This one-day workshop, attended by about 40 delegates, was a follow-up to a 2014 event, which had included technologies involved in biomass production and ash processing. The Copenhagen meeting included regulation, including the Circular Economy Initiative, but mostly activities on the use and processing of the ashes to provide nutrients for forests and farmland in EU countries.
Papers were presented from Denmark, Germany, Sweden, Finland and Poland.
In his welcome, Nicolai Bech, of Hofer A.S., Denmark, emphasised regarding biomass ash as a product. For example, triple superphosphate fertiliser generally has had a comparatively stable value of €300-400/t over the last five years.
The opening paper was a European overview from Hans-Joachim Feuerborn, of VGB. In a very detailed, comprehensive presentation, he referred to the shift from 60—70%/30% ratio of bottom ash to fly ash towards ratios more like that of pulverised coal ash, as the scale, and so technologies, for combustion had changed. He described the EU commitment to a low carbon economy (~90% reduction in CO2 by 2050) and the so-called Circular Economy Initiative, with its hierarchy of prevention, reuse, recycling, recovery and disposal of wastes.
It was followed by a report of a joint project examining fuel processing and its effect on ash properties from Sebastian Fendt, of the T.U. of Munich. The project will fill the main gap that they have identified as being the need for further analysis of the considerable amount of experimental data that exists in order to move towards practical outcomes. Most biomass ash is simply disposed of, but there is a need to increase use in future, as observed above.
The third paper was from Morten Igerslev (co-authored by Simon Skov), of the University of Copenhagen entitled: The real need for ash recycling – The Ashback project. The theme was that harvesting of the bark, needles, leaves and twigs takes nutrients out of the forest ecosystem. If roots are disturbed, leaching through roots may also be enhanced. Roundwood harvesting removes less of the nutrients. Modelling, e.g. with their ESBEN model, can help quantify the effects. Ash recycling by spreading can return much of the macro elements such as Ca, K and P, but only 3% of N. If deposition is allowed for, the balance can be positive for some elements. The presence or effects of any dioxins have not been examined by anyone yet, so any threat in that respect is unknown. The project includes biochemical/biological effects (a gap hitherto). There is evidence of some adverse effect on mosses initially, but they appear to recover, though the mix of species may change.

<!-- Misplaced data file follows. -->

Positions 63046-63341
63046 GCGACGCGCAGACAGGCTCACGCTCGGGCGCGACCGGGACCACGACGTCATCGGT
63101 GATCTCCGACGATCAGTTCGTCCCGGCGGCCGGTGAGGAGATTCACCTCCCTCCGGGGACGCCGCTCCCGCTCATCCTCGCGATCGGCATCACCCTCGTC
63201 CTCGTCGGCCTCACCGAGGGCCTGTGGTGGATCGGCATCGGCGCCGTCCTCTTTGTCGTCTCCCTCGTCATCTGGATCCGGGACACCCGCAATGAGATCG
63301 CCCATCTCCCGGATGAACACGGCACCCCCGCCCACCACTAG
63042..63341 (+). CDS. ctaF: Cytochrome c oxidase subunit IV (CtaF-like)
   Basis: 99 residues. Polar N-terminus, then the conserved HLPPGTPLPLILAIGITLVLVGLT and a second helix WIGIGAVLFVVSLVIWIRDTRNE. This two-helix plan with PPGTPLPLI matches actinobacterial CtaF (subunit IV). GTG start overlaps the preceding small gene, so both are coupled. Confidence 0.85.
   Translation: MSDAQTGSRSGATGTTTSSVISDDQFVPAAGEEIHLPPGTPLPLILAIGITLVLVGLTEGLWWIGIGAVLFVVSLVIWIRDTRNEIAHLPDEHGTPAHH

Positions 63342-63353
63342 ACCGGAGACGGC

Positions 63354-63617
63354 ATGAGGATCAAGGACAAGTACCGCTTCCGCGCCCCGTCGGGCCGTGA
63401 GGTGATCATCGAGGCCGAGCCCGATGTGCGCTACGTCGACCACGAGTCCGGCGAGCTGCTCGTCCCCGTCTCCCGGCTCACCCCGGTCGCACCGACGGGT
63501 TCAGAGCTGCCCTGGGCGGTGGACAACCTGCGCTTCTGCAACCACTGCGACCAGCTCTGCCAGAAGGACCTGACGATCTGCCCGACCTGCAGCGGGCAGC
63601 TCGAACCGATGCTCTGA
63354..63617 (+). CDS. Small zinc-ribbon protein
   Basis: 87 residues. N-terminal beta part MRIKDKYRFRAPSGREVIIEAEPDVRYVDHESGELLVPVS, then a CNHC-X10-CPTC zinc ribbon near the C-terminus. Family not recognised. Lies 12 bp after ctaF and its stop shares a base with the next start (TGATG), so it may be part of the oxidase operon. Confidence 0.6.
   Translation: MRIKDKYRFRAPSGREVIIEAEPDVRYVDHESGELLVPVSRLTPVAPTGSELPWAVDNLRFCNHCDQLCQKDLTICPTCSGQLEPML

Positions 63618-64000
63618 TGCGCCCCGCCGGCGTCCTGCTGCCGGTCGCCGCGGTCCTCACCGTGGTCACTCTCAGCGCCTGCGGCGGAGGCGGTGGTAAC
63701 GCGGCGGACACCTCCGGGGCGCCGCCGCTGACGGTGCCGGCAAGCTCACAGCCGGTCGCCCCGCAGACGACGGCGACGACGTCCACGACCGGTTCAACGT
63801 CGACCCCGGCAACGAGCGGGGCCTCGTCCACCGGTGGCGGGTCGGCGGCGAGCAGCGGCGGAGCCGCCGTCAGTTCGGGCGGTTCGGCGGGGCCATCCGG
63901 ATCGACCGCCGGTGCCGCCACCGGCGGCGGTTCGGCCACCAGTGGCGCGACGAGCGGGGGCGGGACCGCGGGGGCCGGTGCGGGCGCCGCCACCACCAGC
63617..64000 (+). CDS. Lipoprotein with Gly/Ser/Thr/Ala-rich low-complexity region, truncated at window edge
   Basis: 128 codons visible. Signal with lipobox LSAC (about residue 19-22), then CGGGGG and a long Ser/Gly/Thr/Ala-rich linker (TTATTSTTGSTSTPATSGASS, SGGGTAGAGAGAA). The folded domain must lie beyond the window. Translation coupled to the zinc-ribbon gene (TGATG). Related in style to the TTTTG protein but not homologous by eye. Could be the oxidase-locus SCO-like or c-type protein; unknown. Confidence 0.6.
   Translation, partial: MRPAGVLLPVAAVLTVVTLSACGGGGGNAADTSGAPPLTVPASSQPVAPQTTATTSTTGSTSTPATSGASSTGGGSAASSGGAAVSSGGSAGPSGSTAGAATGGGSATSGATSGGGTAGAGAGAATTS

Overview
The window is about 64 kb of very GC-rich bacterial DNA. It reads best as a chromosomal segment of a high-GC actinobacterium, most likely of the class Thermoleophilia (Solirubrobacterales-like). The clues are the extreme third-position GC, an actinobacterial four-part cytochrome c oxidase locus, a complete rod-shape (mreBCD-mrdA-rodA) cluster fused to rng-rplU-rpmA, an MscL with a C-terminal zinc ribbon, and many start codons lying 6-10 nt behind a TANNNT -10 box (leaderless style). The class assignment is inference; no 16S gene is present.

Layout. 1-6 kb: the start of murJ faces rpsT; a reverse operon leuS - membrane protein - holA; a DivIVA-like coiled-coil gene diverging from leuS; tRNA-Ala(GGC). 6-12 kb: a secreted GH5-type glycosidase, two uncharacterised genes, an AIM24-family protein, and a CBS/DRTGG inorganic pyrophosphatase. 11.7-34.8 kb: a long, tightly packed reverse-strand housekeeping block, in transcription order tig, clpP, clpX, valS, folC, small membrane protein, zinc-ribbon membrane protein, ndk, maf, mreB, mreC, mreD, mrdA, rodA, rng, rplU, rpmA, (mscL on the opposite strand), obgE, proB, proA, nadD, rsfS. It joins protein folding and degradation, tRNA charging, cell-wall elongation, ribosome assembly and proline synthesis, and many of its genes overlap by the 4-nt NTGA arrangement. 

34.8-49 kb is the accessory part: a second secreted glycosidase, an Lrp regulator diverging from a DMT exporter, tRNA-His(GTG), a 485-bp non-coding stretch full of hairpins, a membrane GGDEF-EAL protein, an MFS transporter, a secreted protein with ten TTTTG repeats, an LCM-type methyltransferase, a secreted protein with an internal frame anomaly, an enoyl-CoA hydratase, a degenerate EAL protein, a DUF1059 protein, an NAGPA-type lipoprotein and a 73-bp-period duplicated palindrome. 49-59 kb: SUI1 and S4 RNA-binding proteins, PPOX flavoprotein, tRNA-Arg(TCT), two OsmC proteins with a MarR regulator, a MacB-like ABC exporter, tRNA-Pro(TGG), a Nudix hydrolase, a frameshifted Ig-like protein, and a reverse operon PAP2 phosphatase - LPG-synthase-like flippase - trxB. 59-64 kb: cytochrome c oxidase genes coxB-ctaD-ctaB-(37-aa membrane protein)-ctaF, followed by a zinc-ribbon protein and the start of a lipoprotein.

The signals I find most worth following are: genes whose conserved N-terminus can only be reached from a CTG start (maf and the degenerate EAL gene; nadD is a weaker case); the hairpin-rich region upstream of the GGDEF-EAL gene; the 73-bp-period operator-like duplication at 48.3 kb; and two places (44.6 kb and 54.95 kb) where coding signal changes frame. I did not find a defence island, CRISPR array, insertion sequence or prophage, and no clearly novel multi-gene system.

Lisbeth Sevel of HedeDanmark A/S, Denmark, presented on the technique they have for ash recycling in forests, in which the material is distributed as the vehicle moves slowly between the rows of trees. Around 3 t/ha might be typically used, best done in spring.
Mogens Lunde, of Fromsseier Plantation, Denmark, gave the experience of a forest owner in using such techniques on the poor soils of the forest plantations in southern Jutland, near Billund. They spread about 250-300 tpa on 90 ha. The poor soils came from the slash, burn and grazing practices in the past. Only Norway spruce or, in the worst locations, dwarf mountain pine, could be grown. The soils had been acidic (pH 4) and very low in P, K and Mg, and the levels of these elements had been doubled or tripled by the treatment. Adding water to give a moisture level of 50% in the ash is needed for easy spreading. Power plants pay a bit less than they would pay for landfill to send the ash for spreading.
A joint project: Ash utilisation in forests, was given by Daniel Glimtoft (Svenks Skogsgodsling, Sweden), a representative from Fortum Varme, Finland, and Brian Hermansen, of the utility Hofor, Denmark. In this joint project, CFB ash from biomass combustion will be granulated as small spheres, bound with water, at a scale of 3500 tpa. They see use of the granules as avoiding the need to store the ash first to harden, and the product has the advantage of looking like a familiar granular fertiliser. The ash granulation plant will initially be located at a power plant in Stockholm, then moved and reassembled in Copenhagen, at a new wood chip-fired CFB (BIO4). This unit will replace the current 600 MW CHP Amager coal unit (Copenhagen plans to be the first CO2-neutral capital).
Dorit Rasmussen (Agrotrade) and Slavomir Stankowski (T.U. Szczecin, Poland) presented on a study of use of wood ash and straw ash in fertilising fields in Poland. Various dosages and additives (lime or gypsum) were assessed. The effect on soil composition and on the winter wheat crop showed that applications of ash increased the P, K and Ca in the soil, while the micro-components were unaffected. There was no general effect on the chemical composition and baking quality of the grain.
Bjarne Sorensen, of HedeDanmark A/S, Denmark, presented on the economic and legal incentives. In Denmark, the Environmental Protection law is applicable and there is also legislation on biomass ash, which is almost identical to the Swedish regulations, allowing direct use as fertiliser without prior treatment. There is a distinction between straw ash and wood ash (as the latter is expected to go back to forest application, though it can be used on farmland). Mixing of bottom ash and fly ash is permitted, though fly ash contains more heavy metals.
Recycling on farmland is cheaper than recycling to forestry, and recycling straw ash to forests is not economic. Straw ash costs up to 150 DKr/t (€20) and wood ash costs up to 400 DKr/t (€55/t) in handling costs. The landfill tax in Denmark is equivalent to €65/t.
The selection of utilisation processes was the subject of a five minute presentation without slides by Kim Lange, of NCC, Denmark. The basic economics and business case are key.
Another workshop is planned for May, 2019.